I’ve just returned from the International Conference on Communications in Veterinary Medicine (http://www.iccvm.com). This was a gathering of folks from all around the world eager to share their research, report their observations, and learn more about communication in the world of veterinary medicine. The majority of information shared at this meeting pertained directly to how veterinarians communicate with their clients. From my perspective, this is such exciting news! As little as a decade ago, barely a trace of research existed on the topic of client communication in veterinary medicine. Now there are a reasonable number of studies underway, many of which are geared towards figuring out the best ways to incorporate and teach client communication within veterinary school curricula. While the Canadian veterinary colleges seem to really be leading the charge in this research, what’s clear is that more and more veterinary school faculty around the world are grasping just how important it is to teach client communication skills to their students. Hurray!
I was asked to provide a lecture/workshop for this meeting and chose, “The Internet and the Vet: How the Worldwide Web is Changing the Way We Communicate”. I presented the data about email communication between veterinarians and their clients that you were privy to via this blog a couple of months ago (http://speakingforspot.com/blog/?p=1363). We also discussed how to interact with clients who do Internet research pertaining to their pet’s health (These days, who doesn’t do this?). We did some role-playing to try to identify ways to make our clients feel more comfortable when discussing their Internet research. We all agreed that most clients are a bit bashful when broaching this topic- by doing so they fear that they may be conveying mistrust in their veterinarians.
Take home points emphasized repeatedly at this meeting were the importance of empathic communication (delivered verbally and nonverbally) and relationship centered care- the communication style that emphasizes collaboration between veterinarians and their clients. The payoff for utilizing this style of communication is greater job satisfaction for the veterinarian and greater client satisfaction with the services received. I feel wonderfully fortunate to be practicing veterinary medicine at a time when a conference about communication in veterinary medicine exists.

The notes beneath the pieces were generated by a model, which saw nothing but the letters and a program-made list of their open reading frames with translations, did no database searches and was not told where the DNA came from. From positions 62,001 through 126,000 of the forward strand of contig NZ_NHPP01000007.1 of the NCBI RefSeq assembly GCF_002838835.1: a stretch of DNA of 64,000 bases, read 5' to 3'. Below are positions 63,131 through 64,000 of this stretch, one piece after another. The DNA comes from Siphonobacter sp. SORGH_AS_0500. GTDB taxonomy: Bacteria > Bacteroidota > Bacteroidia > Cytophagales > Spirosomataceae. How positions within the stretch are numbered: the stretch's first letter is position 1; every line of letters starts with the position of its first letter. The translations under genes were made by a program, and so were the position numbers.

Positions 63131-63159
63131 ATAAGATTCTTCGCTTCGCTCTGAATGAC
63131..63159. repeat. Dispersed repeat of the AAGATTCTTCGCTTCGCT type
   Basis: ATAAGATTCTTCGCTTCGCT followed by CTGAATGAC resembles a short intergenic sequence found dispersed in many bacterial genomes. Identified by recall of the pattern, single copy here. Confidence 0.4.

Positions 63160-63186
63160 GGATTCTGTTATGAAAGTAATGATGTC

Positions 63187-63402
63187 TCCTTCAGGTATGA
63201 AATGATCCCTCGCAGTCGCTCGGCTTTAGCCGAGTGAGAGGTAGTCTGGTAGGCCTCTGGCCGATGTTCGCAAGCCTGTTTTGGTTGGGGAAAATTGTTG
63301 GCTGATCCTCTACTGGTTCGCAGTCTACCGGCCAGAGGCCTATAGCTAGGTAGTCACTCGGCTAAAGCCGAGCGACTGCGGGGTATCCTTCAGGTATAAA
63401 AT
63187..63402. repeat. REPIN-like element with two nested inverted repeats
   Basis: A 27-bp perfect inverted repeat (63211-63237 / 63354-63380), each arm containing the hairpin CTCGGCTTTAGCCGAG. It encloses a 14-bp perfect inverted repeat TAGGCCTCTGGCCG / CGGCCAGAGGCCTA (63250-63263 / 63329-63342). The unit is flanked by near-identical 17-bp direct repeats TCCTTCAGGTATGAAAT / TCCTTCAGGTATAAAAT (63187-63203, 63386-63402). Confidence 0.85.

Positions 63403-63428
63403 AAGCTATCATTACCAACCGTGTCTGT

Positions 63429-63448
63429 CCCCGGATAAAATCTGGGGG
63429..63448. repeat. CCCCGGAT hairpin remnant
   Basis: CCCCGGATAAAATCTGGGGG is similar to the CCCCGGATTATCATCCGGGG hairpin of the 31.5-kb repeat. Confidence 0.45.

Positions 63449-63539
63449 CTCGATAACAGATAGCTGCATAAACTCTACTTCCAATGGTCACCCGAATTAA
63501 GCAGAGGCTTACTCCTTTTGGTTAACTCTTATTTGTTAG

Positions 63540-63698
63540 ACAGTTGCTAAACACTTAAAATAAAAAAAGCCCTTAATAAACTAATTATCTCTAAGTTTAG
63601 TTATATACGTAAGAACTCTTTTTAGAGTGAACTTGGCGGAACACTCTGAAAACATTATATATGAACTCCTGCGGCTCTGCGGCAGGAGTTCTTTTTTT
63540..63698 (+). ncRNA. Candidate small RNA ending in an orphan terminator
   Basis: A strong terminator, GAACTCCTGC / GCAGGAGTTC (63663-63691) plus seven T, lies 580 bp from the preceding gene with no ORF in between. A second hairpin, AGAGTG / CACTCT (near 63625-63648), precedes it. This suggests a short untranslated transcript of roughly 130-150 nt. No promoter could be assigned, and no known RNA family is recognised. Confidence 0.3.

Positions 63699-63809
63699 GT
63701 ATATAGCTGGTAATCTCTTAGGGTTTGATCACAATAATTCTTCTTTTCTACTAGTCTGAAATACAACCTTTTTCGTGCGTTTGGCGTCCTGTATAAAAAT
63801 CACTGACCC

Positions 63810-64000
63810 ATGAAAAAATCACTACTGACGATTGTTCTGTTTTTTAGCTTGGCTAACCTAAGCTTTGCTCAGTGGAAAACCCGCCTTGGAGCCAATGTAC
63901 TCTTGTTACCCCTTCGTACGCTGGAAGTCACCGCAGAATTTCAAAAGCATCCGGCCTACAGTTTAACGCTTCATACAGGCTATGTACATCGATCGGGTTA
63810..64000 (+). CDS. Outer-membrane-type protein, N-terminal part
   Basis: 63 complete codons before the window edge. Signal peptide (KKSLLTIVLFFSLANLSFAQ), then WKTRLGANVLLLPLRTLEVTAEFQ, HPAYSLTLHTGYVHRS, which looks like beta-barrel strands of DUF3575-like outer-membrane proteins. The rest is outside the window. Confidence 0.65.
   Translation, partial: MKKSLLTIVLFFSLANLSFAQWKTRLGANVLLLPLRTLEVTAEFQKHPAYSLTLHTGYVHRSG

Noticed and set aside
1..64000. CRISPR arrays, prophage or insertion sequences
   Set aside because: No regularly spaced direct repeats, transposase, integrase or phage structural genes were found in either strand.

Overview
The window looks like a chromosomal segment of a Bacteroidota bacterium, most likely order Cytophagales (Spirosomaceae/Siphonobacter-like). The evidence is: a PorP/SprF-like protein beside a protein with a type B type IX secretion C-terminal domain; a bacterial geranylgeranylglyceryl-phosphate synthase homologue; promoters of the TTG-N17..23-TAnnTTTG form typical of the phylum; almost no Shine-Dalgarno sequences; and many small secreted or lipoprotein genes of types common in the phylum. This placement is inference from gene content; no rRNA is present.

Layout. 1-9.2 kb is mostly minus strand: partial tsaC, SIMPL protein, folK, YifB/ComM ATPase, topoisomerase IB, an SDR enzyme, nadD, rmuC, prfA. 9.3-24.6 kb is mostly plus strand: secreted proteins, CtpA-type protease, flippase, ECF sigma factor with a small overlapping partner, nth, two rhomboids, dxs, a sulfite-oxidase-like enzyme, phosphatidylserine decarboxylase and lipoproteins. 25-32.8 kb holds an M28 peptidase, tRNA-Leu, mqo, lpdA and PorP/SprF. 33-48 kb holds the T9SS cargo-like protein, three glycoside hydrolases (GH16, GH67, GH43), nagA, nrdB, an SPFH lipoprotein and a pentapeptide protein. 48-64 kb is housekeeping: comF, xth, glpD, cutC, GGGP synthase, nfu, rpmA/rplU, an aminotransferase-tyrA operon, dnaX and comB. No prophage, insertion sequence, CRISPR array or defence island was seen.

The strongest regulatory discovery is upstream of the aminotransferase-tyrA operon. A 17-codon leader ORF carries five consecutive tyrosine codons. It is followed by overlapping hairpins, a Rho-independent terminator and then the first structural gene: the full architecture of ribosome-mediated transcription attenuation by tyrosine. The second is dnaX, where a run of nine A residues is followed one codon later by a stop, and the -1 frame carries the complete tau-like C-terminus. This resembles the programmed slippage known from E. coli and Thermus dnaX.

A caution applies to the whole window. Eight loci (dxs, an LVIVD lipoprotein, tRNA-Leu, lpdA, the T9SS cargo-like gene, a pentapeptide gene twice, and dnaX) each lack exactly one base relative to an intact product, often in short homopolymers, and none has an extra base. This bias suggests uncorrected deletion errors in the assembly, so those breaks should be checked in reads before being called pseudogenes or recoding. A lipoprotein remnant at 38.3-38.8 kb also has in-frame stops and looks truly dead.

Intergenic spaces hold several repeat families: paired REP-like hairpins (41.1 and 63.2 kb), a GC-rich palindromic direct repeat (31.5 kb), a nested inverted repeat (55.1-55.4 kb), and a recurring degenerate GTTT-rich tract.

Over the years have you perceived ways that communication between you and your veterinarian are changing? If so, I would love to hear from you.
Now here’s wishing you and your four-legged family members abundant good health.
Nancy Kay, DVM
Diplomate, American College of Veterinary Internal Medicine
Author of Speaking for Spot: Be the Advocate Your Dog Needs to Live a Happy, Healthy, Longer Life
Recipient, American Animal Hospital Association 2009 Animal Welfare and Humane Ethics Award
Recipient, 2009 Dog Writers Association of America Award for Best Blog
Recipient, 2009 Eukanuba Canine Health Award
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Please visit http://www.speakingforspot.com to read excerpts from Speaking for Spot. There you will also find “Advocacy Aids”- helpful health forms you can download and use for your own dog, and a collection of published articles on advocating for your pet’s health. Speaking for Spot is available at Amazon.com, local bookstores, and your favorite online book seller.
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Tags: communication, empathy, ICCVM, International Conference on Communications in Veterinary Medicine, relationship-centered veterinary care, verbal and nonverbal communication, veterinary client communication